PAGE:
I remember my first few encounters with Friulian reds. I adored them instantly. The wines possess freshness and cheerful purpose. Brisk acidity focuses the wines and feisty, sometimes bracing tannins add a vivid crunch. Earthy, woodsy components play an important aromatic role.
By woodsy, I don’t mean they’re weirdly funky. Anzi (on the contrary), they tend to be spick-and-span clean. This allows them to clearly reveal their northern climate and soil. Consider that Austria is a hop-skip-and-a-jump away, then reconsider the vast dichotomies amongst Italian persona. Moreover, until 1919, Friuli was part of the Austro-Hungarian Empire. Hai capito? There is a technical and sometimes downright dogmatic carefulness behind the wines’ natural exuberance. Friuli’s winemaking cognoscenti are fervently dedicated to quality. More than 60 percent of their production is DOC, and their yields are amongst the lowest in Italy.
Playing word association with high quality, wine and Friuli usually conjures up white wine, yet, interestingly, red wine accounts for 40 percent of the region’s production (I wish we had more here in the U.S.). Unusually for northern Italy, it’s a non-Italian grape that absorbs a vast amount of the vineyard — merlot! The Italians will argue — convincingly — that it’s been here for ages, so it’s now indigenous. Maybe their insistence upon pronouncing the "t" is a way to further claim it as their own. Unfortunately, a lot of this merlot reminds me of most Bordelais merlot. My single-syllable comment is, "Bleah."
There is also plenty of very good juice. Hunkering down over the nitty-gritty DOC&G details, one discovers that Friuliani reds are currently G-less. So, in perfectly contradictory Italianness, there are many Friulian reds that are not only exceedingly excellent and insistent on busting wallets, but that also carry no "G."
All the grapes for this juice grow in the southern half of the region. The Alps dominate the north. Winemakers who cultivate Friuli’s vineyards in the south escape to the high elevations up north to ski. It is these grand slopes that save their vines from harsh north winds. The more northerly vineyards of Colli Orientali (colli meaning hills) are markedly cooler and more continental than the southern vineyards of Collio Goriziano, whose temperatures are moderated by the Adriatic Sea. More red is produced in Colli Orientali than in Collio Goriziano, and it tends to be more powerful red, too.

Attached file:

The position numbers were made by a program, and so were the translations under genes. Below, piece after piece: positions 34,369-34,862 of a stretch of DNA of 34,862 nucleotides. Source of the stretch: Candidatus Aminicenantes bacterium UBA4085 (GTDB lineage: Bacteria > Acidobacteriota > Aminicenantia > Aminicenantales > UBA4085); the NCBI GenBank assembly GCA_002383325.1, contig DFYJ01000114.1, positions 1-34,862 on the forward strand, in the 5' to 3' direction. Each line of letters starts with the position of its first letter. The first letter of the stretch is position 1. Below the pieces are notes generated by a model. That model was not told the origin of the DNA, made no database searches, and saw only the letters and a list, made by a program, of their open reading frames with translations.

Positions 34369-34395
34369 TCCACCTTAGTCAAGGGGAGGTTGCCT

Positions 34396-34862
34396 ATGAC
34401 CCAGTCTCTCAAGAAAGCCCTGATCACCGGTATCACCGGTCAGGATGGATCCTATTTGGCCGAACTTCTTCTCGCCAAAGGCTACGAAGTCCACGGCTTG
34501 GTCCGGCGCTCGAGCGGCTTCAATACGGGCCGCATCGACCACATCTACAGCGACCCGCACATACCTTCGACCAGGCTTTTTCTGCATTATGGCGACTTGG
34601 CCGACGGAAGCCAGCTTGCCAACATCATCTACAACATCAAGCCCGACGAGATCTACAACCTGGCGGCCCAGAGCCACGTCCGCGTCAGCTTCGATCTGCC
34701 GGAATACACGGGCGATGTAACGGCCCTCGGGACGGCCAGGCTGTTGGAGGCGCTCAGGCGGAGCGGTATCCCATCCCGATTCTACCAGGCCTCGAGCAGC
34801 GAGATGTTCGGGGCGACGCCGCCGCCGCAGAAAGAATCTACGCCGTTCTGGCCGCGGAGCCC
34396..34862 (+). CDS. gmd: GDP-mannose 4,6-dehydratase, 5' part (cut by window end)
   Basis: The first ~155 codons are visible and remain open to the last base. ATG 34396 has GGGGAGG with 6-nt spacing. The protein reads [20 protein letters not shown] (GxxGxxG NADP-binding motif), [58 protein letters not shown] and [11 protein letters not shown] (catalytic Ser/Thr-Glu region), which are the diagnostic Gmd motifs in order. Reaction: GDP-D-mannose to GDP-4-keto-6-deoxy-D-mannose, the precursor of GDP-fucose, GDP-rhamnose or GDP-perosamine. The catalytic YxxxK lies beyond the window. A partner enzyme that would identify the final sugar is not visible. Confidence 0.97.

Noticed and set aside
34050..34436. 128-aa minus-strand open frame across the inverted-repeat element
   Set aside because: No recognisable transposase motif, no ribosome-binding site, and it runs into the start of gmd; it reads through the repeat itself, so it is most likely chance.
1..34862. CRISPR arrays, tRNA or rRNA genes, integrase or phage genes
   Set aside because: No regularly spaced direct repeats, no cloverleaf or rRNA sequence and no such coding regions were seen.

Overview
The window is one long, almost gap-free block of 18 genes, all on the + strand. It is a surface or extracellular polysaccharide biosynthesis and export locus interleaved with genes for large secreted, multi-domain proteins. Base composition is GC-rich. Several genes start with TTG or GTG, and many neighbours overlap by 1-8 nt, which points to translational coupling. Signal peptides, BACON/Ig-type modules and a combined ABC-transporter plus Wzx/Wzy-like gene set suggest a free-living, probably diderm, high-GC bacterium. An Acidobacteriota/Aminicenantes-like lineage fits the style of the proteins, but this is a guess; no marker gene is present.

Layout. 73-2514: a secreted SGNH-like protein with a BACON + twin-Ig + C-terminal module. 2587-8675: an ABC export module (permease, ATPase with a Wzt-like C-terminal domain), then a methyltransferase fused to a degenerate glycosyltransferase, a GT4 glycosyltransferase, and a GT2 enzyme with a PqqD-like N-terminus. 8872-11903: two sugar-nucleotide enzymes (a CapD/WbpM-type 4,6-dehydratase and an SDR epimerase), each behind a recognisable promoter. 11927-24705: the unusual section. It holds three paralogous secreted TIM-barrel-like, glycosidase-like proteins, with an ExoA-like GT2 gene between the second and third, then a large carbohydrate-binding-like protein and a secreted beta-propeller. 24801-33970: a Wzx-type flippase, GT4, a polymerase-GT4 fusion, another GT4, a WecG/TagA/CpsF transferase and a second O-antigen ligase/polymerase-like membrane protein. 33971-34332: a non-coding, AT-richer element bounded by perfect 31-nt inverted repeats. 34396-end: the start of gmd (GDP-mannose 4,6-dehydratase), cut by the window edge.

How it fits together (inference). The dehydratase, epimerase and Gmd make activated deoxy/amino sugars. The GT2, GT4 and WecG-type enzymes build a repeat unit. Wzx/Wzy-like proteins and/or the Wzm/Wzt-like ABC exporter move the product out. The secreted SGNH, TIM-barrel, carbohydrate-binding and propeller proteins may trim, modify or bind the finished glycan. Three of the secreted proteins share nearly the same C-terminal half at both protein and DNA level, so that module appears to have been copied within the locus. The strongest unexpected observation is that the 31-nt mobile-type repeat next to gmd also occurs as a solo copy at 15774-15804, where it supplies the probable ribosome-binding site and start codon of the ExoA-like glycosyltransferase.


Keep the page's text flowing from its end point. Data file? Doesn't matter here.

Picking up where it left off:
To the west of these hills is Grave del Friuli, the region’s largest DOC. Merlot is widely planted on this large alluvial plain, which is generously strewn with gravel. These red wines tend to show a character that ranges from herbal to weedy. Moving south toward the sea, some hearty reds can be found in Lison-Pramaggiore. Traveling east to Latisana, Annia, and Aquilea, the soils are more fertile. This means the wines are generally less hefty and more readily quaffable.
Back in eastern Friuli and directly south of Collio is Isonzo. The vineyard-scape here is quite different. The hills disappear, the proximity of the sea provides additional warmth and rain falls more frequently. Finally, extending south along the Adriatic is Carso. Though grown elsewhere in Friuli, Terrano — frustratingly said to be both related to and the same as Refosco — is the sub-regional specialty.
— Christy Cantebury, Snooth